Last month I wrote about how I hoped to write an article detailing the exact steps I took to get started with 3D resin printing. After many drafts I finally managed to post it. It ended up being pretty rambly and I've been told it would be more helpful with pictures but it was definitely worth writing down. It helped me solidify my processes and I hope to practice them a lot in June with many more prints.

Bought an office chair

After much humming and hawing I finally made a decision and bought a chair for my home office, the Steelcase Gesture. It has just shipped as of the time of this writing so I haven't had a chance to try it yet. But from all the reviews I've read and testimonials I've received from work colleagues this chair does seem like one of the perfect "buy it for life" models.

Hopefully I'll receive it soon and can write a detailed review next month.

The Simpsons

The Simpsons on Disney+ finally fixed the aspect ratio of the non-HD episodes. To view them you simply need to go to the "Details" tab on the show page and turn off "Remastered Aspect Ratio". I honestly don't know why it is turned on by default but maybe most people today don't understand what black bars mean.

Elsie and I have gone through almost six seasons so far and some of these episodes are even more relevant today. The "Lisa vs. Malibu Stacy" episode stands out as a prime example.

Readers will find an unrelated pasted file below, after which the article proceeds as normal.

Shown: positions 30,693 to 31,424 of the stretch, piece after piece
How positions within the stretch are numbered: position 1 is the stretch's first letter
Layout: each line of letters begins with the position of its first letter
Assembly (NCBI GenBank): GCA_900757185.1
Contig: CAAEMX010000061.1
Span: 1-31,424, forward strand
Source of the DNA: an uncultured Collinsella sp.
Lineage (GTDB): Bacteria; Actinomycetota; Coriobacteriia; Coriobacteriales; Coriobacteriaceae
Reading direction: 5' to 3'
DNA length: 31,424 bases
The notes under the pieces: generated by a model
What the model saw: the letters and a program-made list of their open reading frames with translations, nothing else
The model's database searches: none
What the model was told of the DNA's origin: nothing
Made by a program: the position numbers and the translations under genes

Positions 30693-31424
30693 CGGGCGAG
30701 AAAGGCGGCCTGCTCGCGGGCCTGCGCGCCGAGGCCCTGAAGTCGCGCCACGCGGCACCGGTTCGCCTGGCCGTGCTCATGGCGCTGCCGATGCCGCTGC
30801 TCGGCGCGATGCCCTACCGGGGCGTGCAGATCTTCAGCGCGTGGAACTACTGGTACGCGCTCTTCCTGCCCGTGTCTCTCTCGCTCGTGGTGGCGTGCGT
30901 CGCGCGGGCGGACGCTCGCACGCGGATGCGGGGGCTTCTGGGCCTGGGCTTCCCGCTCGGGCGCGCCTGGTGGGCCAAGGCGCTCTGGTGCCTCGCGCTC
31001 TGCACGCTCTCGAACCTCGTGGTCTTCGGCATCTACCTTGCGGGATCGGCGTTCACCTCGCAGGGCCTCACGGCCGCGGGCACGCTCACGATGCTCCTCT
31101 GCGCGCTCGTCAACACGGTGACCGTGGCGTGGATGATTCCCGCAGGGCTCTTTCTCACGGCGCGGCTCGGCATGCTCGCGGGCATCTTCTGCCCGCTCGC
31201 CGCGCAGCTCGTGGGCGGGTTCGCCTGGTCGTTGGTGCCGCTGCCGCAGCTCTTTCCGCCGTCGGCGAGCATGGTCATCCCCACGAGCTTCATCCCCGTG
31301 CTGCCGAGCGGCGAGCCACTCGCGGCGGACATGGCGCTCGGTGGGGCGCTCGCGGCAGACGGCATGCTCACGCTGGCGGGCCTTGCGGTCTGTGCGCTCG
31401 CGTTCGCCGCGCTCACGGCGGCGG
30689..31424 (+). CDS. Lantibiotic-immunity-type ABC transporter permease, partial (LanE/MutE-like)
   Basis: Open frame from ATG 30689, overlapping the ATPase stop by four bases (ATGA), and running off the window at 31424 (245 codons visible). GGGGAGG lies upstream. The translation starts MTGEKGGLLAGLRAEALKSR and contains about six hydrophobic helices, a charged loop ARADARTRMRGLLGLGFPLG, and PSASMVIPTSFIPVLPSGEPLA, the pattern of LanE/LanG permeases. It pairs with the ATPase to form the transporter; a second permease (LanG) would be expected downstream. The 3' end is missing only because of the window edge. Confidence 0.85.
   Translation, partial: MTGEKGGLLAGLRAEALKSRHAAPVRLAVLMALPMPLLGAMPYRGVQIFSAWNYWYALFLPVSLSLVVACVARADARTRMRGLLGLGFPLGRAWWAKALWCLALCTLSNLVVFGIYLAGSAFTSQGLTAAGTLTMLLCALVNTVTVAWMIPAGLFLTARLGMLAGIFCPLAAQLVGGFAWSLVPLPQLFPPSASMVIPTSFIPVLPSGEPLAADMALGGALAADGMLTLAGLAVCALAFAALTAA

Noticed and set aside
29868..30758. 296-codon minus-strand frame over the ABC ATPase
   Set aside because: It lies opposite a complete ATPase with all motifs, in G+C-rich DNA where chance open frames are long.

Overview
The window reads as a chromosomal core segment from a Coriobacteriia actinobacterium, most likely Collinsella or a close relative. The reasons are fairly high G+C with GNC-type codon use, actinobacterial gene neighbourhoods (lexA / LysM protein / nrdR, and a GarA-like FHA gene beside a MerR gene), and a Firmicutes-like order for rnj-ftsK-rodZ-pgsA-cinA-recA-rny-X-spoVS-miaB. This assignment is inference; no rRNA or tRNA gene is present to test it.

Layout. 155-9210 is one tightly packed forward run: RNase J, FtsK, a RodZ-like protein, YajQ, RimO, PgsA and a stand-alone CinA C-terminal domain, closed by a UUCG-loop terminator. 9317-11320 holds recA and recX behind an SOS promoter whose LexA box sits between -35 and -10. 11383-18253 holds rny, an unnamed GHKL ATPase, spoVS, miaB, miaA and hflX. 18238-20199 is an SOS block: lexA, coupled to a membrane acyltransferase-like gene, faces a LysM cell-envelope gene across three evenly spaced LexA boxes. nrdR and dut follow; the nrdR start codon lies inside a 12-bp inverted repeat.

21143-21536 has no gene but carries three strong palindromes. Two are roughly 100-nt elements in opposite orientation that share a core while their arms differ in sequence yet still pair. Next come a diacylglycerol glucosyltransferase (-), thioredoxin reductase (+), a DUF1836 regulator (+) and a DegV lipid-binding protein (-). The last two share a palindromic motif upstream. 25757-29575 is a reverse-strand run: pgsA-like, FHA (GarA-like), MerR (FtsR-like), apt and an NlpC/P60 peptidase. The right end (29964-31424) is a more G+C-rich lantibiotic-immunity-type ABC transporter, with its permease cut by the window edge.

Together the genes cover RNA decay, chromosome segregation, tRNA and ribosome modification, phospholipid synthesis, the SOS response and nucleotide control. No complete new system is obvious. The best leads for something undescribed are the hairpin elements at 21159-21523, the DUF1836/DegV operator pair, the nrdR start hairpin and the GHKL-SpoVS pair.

The Bad

Gears Tactics

I played Gears Tactics up until the end of the first act but it just wasn't my cup of tea. The "boss" fight that ended the act really highlighted everything that I disliked about the game. Even though managed to beat it I immediately quit the game and haven't gone back since.

Your soldiers do too little damage, combat is too dependent on random number generation, and managing your soldiers is a complete chore. I never got attached to any of them because I did not enjoy customizing their appearance or equipment. I dreaded going out on missions because it meant I had to take five minutes and double check that the correct gear was equipped on each and every solider. It boggles my mind how that part of the game got shipped.

This game had so much potential but it feels like the developers got lost and couldn't tell the forest from the trees. They may have been so focused on making a more complicated, deeper version of something like XCOM but couldn't see how the complexity was not adding to the fun. If you want a turn-based, strategy game released in 2020, XCOM: Chimera Squad is a much better choice.